Saturday, October 31, 2015

New post for the parish blog

I've been assigned to write a monthly post for our parish blog...the second one just posted for those who are interested: Modern Discipleship, Part 2: The Church, Politics and You.

So what about Part 1? Well, I forgot to post a link to that one last month. You can find that one here: Modern Discipleship, Part 1: The Essence of the Authentic Disciple.

Happy All-Hallows Eve!

Sunday, October 11, 2015

The 28th Sunday of Ordinary Time: "Moderate Cynicism"

Some people are optimists. The world is a difficult place for them because they are constantly shocked and scandalized by bad things that happen and by people who make the same mistakes over and over again. Others are hard-core pessimists; they’ve accepted that bad things are going to happen and people aren’t going to change. Yet the world is difficult for them, too, because they live without any real hope.

Though I was raised as a hard-core pessimist I have, over time, come to a different point of view. You might call it “moderate cynicism.” This view is expressed well by Jesus in this Sunday’s Gospel passage when he tells his disciples: “For human beings [salvation] is impossible, but not for God.  All things are possible for God” (Mark 10:27).

The fact is that we are weak and prone to make poor choices, often the same ones repeatedly. We get into patterns of behavior and we stick to them even if they are detrimental. Call it neural conditioning, habit, addiction, vice, whatever. We don’t just ‘up and change.’ I’m never surprised at that. Saddened sometimes, but not surprised.

Like the rich young man in today’s Gospel, it is nearly humanly impossible for us to simply lay down those things that hold us back from becoming the person God created us to be and embrace our true worth. They are too familiar...to close to us. Like the rich young man’s possessions, they become part of our identity. Whether it is an unhealthy life situation, a detrimental relationship or an addiction, we have a tendency to incorporate those things into our image of ourselves. We simply can’t imagine life without them.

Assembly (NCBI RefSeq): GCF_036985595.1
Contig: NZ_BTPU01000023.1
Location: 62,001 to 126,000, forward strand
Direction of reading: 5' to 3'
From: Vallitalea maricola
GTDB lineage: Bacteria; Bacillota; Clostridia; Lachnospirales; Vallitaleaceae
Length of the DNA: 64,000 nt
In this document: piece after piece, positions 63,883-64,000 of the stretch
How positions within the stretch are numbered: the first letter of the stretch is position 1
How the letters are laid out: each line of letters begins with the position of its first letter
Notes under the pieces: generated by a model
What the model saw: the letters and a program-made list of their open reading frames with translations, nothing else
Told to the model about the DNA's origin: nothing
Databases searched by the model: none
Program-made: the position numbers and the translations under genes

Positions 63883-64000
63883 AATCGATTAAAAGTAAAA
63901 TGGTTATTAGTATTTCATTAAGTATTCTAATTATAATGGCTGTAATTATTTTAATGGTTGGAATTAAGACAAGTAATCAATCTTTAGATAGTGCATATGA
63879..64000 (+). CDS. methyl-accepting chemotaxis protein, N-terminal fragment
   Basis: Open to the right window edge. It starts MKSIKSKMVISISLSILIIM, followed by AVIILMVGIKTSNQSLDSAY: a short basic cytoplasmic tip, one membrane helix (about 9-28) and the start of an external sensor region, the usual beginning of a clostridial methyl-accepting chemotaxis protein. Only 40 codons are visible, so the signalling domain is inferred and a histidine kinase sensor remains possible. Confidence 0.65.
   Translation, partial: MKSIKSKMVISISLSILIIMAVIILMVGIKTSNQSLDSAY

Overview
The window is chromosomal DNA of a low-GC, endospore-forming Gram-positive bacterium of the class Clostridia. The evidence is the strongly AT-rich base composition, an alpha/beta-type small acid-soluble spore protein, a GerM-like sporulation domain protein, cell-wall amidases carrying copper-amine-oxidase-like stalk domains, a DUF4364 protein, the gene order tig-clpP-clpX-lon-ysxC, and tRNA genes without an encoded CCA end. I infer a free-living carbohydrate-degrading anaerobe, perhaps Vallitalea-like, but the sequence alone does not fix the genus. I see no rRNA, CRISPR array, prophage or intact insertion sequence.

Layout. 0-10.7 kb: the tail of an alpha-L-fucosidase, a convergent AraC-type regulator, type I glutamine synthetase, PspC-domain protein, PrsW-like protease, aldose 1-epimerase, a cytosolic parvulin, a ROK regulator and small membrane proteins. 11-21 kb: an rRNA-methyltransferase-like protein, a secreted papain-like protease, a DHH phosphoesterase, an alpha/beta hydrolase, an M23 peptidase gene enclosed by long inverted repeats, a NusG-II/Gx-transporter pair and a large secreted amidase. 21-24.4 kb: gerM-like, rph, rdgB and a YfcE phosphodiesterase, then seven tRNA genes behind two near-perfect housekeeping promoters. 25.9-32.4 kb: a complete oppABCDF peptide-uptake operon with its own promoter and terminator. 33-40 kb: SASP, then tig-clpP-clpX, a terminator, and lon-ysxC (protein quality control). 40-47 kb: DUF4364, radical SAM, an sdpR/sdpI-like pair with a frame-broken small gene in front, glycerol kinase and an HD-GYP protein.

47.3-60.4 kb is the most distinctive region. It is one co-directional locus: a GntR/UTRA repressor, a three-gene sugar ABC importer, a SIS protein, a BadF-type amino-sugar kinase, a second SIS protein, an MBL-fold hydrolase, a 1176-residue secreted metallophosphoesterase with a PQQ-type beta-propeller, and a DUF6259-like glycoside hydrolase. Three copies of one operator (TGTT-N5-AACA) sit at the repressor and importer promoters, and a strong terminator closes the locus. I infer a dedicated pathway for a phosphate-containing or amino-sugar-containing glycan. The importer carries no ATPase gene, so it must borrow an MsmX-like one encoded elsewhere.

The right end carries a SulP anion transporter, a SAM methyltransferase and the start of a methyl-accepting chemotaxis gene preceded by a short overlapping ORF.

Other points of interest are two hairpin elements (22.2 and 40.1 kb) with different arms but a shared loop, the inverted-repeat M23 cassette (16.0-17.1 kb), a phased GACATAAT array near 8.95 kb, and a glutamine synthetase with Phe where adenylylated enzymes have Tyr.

Yet there is hope. It may take divine intervention, but change for the better can occur. People can get out of their ruts and into new life, but it takes grace...and faith. We have to believe that we are worth more than the nonsense that we have been accepting. We have to take God at his word that we really are beloved sons and daughters: accept that we have been selling ourselves short, sometimes for decades.

This is repentance...and it is an often slow and painful process. Of course, there is sometimes an ‘a-ha moment’—a moment of conversion where we begin to see things in a radically different way. Usually, though, that moment is preceded by a lot of other painful moments where, like the rich young man, we realize that we want more and ask “what must I do...?” but then walk away from the answer because we feel that we aren’t good enough or strong enough to make a change.

It is a painful process to live through and a painful process to watch others go through. It is especially hard when you see people that you love struggling under burdens that they could put down—but won’t. It is heart-wrenching to see someone settle for brokenness and misery when you can clearly see that they are worth so much more. They have to see it themselves, though.

For us “moderate cynics,” there is no shock or surprise when, like the rich young man, the people that we love hang their heads and walk back to their old patterns. Yet we don’t give up hope. We pray, and keep praying. Like Jesus we continue to ‘look at them with love’ and hold out our offer of help until the day they are willing to take us up on it.

Sometimes they do. When that happens, you know it is a miracle.